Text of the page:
Pomp Kersey, Tennessee Guerilla
He Died for his Country
The following text is from "A Bicentennial History of DeKalb County, Tennessee" by Thomas Gray Webb,
and is copyrighted by the author. Our thanks go to him for allowing its use on this page.
In neighboring White County the next month, a force of a hundred Union soldiers was sent to recover 500 horses that had been stolen from them by Champ Ferguson's guerilla band. The official army report stated that they found very few of the horses, but that "the major commanding found that the citizens were all aiders and abettors to the thieving band. So he commenced to show them the rewards given to such people and had their stock (private) and everything that his command could consume seized, and plundered every house from there to Sparta... and destroyed all that could not be brought away. For a distance of fifteen miles ... the most unparalleled plunder was committed." The same report mentioned that there were still Confederate guerilla bands at Sparta, Spencer, and in Overton County, and that "Kearsy has about thirty men and ranges near Smithville... they are all regular desperadoes, taking no prisoners at all."
This referred, of course, to Pomp Kersey (pictured at left), the best-known of the Confederate guerillas in DeKalb County. He actually lived just across the line in Cannon County near Short Mountain but most of his guerilla operations were directed against Union sympathizers around Liberty and Smithville in DeKalb County.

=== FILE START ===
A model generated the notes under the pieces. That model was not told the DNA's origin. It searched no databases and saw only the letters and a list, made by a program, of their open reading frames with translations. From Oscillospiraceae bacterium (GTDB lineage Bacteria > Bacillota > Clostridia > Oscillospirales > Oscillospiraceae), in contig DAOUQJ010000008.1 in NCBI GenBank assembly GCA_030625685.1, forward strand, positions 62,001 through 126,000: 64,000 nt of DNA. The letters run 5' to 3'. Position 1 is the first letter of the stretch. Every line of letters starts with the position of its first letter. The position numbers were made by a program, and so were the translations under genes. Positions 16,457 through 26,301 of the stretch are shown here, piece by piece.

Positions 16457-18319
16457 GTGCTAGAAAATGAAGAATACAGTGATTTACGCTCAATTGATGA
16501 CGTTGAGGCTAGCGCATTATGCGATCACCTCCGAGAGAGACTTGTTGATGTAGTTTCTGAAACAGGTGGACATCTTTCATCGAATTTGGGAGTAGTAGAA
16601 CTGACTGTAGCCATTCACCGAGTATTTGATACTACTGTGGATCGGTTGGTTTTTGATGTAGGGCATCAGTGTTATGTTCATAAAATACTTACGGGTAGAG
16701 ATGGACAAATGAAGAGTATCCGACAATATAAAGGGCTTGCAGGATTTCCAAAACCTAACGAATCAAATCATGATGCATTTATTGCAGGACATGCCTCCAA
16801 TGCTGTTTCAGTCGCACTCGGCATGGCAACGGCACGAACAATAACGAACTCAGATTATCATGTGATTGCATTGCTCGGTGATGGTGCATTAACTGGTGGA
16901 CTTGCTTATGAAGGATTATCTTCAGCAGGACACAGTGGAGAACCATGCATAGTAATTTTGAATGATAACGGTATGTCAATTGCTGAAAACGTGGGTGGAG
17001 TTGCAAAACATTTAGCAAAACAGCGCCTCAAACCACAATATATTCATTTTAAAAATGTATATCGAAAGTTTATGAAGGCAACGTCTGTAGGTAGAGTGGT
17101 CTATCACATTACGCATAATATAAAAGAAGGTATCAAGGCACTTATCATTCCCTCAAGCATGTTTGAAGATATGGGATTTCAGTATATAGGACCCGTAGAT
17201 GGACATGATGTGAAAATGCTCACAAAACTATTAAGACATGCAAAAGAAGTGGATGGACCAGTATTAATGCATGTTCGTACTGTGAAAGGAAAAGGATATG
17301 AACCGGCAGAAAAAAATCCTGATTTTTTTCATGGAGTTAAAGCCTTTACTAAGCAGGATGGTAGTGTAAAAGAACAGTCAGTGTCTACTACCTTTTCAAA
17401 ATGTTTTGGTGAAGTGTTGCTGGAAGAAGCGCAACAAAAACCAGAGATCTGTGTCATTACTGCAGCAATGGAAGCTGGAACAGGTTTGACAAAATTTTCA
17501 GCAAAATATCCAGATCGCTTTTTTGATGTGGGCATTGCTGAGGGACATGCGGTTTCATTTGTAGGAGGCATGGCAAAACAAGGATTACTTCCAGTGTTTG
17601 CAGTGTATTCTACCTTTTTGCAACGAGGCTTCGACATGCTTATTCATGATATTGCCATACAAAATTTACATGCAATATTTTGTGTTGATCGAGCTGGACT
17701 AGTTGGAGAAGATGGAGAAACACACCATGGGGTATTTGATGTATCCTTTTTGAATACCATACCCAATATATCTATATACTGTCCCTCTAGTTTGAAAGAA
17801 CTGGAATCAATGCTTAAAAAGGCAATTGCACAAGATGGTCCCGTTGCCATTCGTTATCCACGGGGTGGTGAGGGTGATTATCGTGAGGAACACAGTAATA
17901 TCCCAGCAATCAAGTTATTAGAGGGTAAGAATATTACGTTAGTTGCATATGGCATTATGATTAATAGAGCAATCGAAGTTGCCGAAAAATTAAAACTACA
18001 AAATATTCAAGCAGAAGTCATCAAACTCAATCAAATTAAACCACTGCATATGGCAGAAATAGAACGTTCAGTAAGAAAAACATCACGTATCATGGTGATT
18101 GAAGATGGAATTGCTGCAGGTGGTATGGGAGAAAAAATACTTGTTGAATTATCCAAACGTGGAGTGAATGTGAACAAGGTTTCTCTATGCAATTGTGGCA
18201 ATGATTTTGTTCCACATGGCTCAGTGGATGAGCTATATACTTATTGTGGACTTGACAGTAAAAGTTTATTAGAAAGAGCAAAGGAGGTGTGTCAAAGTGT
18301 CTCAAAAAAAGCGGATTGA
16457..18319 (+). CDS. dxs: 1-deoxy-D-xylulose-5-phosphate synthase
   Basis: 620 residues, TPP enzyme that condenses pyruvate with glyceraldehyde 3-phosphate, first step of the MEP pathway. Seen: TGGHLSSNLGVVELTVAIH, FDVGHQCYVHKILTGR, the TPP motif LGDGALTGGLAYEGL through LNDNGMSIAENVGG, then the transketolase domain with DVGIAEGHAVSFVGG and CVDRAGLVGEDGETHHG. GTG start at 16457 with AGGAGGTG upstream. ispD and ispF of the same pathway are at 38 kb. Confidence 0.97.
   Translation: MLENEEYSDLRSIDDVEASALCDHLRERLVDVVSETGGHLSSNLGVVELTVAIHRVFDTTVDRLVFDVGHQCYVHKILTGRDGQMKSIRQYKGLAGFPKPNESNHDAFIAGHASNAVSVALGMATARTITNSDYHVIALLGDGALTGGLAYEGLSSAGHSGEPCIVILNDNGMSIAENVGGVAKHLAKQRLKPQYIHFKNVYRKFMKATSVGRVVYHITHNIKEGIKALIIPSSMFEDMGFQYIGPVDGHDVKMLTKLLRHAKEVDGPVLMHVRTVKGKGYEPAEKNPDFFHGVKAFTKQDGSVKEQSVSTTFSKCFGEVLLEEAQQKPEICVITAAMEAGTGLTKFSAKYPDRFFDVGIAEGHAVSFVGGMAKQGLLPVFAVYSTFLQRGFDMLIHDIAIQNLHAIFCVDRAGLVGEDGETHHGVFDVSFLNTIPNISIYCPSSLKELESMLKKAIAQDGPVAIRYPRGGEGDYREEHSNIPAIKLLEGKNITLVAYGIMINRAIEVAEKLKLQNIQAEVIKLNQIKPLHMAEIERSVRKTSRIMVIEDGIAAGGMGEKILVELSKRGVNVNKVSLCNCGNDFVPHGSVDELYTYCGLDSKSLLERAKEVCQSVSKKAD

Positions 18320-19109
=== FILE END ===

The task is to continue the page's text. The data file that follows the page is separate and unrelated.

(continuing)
Pomp Kersey's real name was Hiram Taylor Kersey, but apparently he was always called by the nickname Pomp. He was the youngest son of Margaret (Peggy) Kersey, who had been a widow for most of Pomp's life. Pomp Kersey enlisted in Company A of Colonel Savage's 16th Tennessee Infantry Regiment in May 1861, when he was only thirteen years old. His older brother and two cousins were in the same company, and they all served honorably there through the terrible battles of Perryville and of Murfreesboro, where one of his cousins was killed. The other died at Franklin in November 1864.
Pomp Kersey was not with the 16th Regiment at Franklin; he had left the army more than a year earlier. On May 24, 1863, he wrote to his mother from Shelbyville. He was fifteen years old at the time, but his letter did not sound like one written by a fifteen-year-old boy, nor did it sound like one written by a desperado. He wrote: